4. As we approach the central Mariners Village promenade, the buildings immediately threatened by the proposed renovation, we come to Harpoon Henry’s and El Torito. They’re built with exposed heavy-timber framing—larger versions of the post-and-beam structures we saw at the smaller yacht clubs. Walking up the steps next to Harpoon Henry’s, you can see the muscular floor joists bolted into the thick pilings. They look like pier pilings—think of Huntington Beach Pier—carrying on the theme of natural materials and nautical detailing.
5. At Dana Wharf, the architects dressed the buildings in a sheath of wood shingles. The origamilike geometries of these large slanting roofs were inspired by the Mendocino County vacation community of Sea Ranch, one of the most admired and imitated California projects of the 1960s. Sea Ranch architects Moore, Lyndon, Turnbull & Whitaker borrowed the simple shapes of historical coastal barns. Dana Point’s architects transformed this look, creating broad, sloped roofs that emphasize the line of the horizon itself. The rustic shingles convey the harbor’s informal, comfortable feeling.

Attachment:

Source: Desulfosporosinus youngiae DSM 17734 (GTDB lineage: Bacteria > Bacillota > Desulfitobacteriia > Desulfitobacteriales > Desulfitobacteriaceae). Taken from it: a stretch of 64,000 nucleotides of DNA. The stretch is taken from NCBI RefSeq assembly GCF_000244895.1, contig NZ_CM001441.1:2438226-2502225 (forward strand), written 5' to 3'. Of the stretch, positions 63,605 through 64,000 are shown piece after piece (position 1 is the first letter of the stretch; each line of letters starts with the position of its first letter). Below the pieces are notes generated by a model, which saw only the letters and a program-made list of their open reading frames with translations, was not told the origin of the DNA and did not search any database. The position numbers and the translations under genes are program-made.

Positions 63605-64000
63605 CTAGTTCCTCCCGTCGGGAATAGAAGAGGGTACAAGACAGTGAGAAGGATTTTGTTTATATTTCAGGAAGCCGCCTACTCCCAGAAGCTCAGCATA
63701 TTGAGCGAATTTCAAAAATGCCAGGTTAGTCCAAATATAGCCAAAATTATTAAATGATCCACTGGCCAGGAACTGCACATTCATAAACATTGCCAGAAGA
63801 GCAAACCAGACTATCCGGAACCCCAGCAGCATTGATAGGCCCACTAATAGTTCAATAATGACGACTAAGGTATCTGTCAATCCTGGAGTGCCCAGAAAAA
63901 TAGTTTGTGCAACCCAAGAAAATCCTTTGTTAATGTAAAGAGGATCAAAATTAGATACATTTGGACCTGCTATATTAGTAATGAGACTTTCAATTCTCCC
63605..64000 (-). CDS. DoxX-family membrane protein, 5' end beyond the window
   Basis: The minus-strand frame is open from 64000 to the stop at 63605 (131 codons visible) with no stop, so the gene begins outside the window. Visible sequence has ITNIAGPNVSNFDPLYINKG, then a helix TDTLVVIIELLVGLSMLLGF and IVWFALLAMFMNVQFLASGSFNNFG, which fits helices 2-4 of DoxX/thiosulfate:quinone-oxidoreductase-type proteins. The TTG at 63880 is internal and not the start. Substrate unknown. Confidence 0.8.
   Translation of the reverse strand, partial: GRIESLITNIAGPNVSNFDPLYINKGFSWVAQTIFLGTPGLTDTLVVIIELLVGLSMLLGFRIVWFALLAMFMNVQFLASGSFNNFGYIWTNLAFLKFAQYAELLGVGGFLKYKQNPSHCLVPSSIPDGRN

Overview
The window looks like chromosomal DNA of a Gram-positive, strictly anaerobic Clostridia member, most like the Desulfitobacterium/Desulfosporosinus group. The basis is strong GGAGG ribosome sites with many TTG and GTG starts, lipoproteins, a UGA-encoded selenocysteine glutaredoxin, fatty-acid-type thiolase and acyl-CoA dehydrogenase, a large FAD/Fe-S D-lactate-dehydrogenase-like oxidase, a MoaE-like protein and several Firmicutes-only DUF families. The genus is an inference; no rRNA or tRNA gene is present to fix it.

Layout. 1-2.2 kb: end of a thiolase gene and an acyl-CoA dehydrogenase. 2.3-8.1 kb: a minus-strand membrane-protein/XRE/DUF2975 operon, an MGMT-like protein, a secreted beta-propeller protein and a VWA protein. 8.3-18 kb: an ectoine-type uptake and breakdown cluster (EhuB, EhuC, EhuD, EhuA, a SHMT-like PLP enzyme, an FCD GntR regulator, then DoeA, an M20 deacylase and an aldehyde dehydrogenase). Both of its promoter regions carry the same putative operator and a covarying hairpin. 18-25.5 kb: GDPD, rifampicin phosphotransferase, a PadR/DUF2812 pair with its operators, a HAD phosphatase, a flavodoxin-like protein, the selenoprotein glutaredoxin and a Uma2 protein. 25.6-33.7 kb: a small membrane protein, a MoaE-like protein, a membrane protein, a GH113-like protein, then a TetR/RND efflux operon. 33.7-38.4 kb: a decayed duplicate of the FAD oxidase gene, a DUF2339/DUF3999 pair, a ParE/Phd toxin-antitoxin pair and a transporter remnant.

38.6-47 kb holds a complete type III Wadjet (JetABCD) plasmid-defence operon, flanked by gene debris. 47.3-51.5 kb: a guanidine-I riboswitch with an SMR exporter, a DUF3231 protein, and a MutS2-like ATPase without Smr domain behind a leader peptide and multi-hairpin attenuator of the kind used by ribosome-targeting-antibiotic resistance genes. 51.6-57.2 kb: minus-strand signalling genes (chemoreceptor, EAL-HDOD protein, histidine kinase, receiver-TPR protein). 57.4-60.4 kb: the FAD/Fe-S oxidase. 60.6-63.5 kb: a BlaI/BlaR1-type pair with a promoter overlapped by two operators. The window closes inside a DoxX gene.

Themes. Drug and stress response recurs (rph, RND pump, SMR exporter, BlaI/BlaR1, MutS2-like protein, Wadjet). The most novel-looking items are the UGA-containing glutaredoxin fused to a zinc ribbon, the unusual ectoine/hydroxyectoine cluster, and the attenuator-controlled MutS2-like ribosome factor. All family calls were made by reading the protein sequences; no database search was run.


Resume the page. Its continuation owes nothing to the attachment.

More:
6. The steep shedlike roof of the Wind & Sea restaurant rises at the tip of Dana Wharf. It’s ruggedly masculine—especially the heavy timber trusses of its porte-cochere. This is another example of the master plan’s carefully composed views. A few larger restaurant buildings were positioned on prominent points so they would stand out like landmarks. At the other side of the marina, you can see the same effect in the upswept curves of the Dana Point Yacht Club’s roof, which are like those of a Japanese temple.
Photographs 1 and 6 by David Guettler; 2 and 5 by Alan Hess; 3 and 4 by Don Whitlow
Alan Hess is an O.C. architect, historian, lecturer, and author of 19 books on modern architecture. He has helped save landmarks such as Bob’s Big Boy in Toluca Lake, and has been honored by the California Preservation Foundation. He’s working on a book on Irvine’s architecture and planning
Top photograph by David Guettler
This article originally appeared in the August 2013 issue.
This article originally appeared in the August 2013 issue. – See more at: http://www.orangecoast.com/dining/reviews/2013/07/22/main-course-carmelitas-kitchen-de-mexico#sthash.Of6hT5Lo.dpuf